Defensive coordinator Buddy Green is the graybeard of the Navy football coaching staff.
He has been coaching college football since 1979 and the majority of that time has been spent as a defensive coordinator. The 63-year-old has pretty much seen it all during his 35 years in the business, but Saturday will provide a new experience.
For the first time in his career, Green will scheme against an offense designed by Urban Meyer, who has a reputation as one of the most innovative offensive minds in college football. Entering his third season as head coach at Ohio State, Meyer is recognized as one of the pioneers of the spread offense and his teams have always put up big numbers in terms of yardage and points.
"He's an outstanding coach and that is obvious just by watching how the Ohio State offense performs," Green. "Everything they do is like clockwork and they have so many different ways to attack you. They give you a lot of formations and make you defend the entire field. They give you a lot of problems. You can't circle any one thing and say this is what we have to stop. They can hurt you in so many ways."
Ohio State averaged 45.5 points and 511.9 total yards en route to a 12-2 record in 2013. With quarterback Braxton Miller leading the way, the Buckeyes averaged 308.6 rushing yards and 203.3 passing yards per game.
"(Ohio State) has one of the best offenses in the country in all phases. They've scored a lot of points against a bunch of good defenses last year," Green said. "They have tremendous speed and the offensive line is just massive. They can pound you inside for big yardage or beat you outside with their speed. They do a great job with the play-action pass game and have the speed to hurt you deep. They are very, very talented at every position. They have a great system."
But Miller suffered a season-ending shoulder injury, so the Ohio State offense will now be led by redshirt freshman quarterback J.T. Barrett. It will be interesting to see whether Meyer and offensive coordinator Tom Herman scale back the offense for Barrett, who has not played in a real game in almost two years. He suffered a season-ending leg injury early in his senior season at Rider High in Wichita Falls, Texas.
Green said he's preparing the same way he would if Miller were starting since Barrett was a four-star recruit who possesses superb size (6-1, 225), speed and athleticism.
"You just have to get ready for what you've seen on tape. They have a great coaching staff that will have this kid ready. They know exactly what they're trying to accomplish as far as their package and they will get him ready to run it," Navy head coach Ken Niumatalolo said.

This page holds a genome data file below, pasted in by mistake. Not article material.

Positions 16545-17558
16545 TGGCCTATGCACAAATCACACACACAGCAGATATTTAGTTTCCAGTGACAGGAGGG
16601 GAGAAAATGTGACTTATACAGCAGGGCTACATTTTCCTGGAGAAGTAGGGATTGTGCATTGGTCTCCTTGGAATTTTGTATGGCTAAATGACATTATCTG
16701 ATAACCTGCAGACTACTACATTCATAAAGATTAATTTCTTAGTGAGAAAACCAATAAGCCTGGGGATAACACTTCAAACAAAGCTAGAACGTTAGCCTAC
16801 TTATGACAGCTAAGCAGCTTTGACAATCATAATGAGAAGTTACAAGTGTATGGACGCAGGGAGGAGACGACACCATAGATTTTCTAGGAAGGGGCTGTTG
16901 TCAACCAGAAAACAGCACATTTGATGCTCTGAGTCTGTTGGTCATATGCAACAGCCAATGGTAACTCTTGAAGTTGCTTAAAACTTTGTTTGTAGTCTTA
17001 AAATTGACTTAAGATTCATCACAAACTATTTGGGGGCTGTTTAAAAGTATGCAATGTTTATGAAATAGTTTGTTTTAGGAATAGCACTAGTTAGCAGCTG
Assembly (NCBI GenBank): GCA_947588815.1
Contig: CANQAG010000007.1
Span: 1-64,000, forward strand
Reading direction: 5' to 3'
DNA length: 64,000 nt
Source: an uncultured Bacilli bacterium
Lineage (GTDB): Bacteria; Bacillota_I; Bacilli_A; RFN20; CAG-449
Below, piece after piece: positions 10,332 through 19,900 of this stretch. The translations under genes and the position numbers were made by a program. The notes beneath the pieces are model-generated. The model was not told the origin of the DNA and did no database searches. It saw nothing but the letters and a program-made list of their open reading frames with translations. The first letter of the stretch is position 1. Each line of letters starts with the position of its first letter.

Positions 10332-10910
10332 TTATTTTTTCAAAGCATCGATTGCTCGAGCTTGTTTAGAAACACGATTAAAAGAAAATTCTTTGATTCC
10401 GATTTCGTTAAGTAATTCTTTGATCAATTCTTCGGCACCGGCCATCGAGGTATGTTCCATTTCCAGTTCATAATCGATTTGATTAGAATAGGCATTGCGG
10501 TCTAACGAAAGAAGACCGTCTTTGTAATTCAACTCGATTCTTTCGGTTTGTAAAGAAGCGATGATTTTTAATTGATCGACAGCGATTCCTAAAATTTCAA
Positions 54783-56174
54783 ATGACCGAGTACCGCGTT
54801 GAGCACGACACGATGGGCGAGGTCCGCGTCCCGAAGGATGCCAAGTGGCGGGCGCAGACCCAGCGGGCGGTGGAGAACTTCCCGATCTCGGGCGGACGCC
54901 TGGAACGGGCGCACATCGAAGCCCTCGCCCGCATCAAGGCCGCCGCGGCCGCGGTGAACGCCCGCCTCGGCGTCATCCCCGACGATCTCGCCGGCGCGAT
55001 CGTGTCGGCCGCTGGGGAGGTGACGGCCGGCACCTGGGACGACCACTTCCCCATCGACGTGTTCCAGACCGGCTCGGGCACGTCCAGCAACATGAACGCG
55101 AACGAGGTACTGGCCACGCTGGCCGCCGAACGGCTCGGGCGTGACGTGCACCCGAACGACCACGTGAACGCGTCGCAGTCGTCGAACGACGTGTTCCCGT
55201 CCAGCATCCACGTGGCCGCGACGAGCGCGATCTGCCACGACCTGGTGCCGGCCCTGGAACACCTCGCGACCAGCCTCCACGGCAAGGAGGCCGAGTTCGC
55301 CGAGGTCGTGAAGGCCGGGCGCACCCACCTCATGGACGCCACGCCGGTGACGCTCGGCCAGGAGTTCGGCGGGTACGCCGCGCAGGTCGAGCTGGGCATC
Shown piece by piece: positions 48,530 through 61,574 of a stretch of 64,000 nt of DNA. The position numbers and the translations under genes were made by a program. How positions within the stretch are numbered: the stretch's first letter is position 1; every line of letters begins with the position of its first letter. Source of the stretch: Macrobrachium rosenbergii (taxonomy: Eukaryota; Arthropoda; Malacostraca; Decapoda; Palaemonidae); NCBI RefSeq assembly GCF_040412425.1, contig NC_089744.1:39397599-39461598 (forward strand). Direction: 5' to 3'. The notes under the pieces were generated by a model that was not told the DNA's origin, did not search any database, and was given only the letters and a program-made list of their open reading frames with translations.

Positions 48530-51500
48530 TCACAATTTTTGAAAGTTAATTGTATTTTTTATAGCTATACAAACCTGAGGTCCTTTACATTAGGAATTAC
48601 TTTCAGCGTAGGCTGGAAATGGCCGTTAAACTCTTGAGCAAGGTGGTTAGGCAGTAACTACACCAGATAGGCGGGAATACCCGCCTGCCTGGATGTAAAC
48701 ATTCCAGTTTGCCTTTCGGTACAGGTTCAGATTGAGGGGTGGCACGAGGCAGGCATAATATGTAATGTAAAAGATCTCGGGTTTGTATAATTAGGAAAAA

Meanwhile, Navy has a proven veteran at the controls of its own triple-option offense. Junior Keenan Reynolds is beginning his third season as a starter and owns a 15-6 record. He has engineered five fourth-quarter comebacks.
Reynolds, who set an NCAA record for rushing touchdowns by a quarterback with 31 in 2013, has been mentioned as a dark horse candidate for the Heisman Trophy. After amassing 2,403 yards from scrimmage as a sophomore, the Tennessee native has a chance to introduce himself to a national audience by performing well against a perennial powerhouse.
Most college football fans associate spread offense with finesse teams that rely on a short to intermediate passing plays. Niumatalolo has told anyone who will listen that Ohio State is an extremely physical club that will play smash-mouth football.
Ohio State left tackle Tayler Decker, who is 6-foot-7 and 315 pounds, will be going up against Navy defensive end Will Anthony (6-1, 246). Ezekiel Elliott (6-0, 225), who is expected to start at tailback for the Buckeyes, is bigger than most of the Midshipmen's linebackers.
"There are all sorts of different variations of the spread. Some guys get in the gun and throw the ball around. These guys will hit you in the mouth. That's always been Urban Meyer's mentality," Niumatalolo said. "They're going to come off the football and punch you in the mouth, they're going to mash you. First and foremost, they are a very physical team. This isn't one of those teams that comes out and slings 90 bubble screens a game."
Ohio State's defense, meanwhile, must find a way to contain Navy's triple-option offense, which produced 33.5 points and 411.3 total yards per game in 2013. Reynolds has plenty of options with fullback Noah Copeland, slotbacks Geoffrey Whiteside and DeBrandon Sanders and wide receiver Jamir Tillman leading the way.
USA Today rated Ohio State's defensive line, anchored by senior tackle Michael Bennett and sophomore end Joey Bosa, as the nation's best and Navy offensive coordinator Ivin Jasper admitted that unit will be tough to block.
"They're physical, they're athletic, they're gifted… they check every box," Jasper said
"The tough thing is that we don't know how they're going to line up. We have a plan, but once we get into the game we'll find out what they are doing and may have to adjust real fast. We feel we have an answer for anything we see. It's going to be a challenge, but we have to find a way to move the football."Copyright © 2015, The Baltimore Sun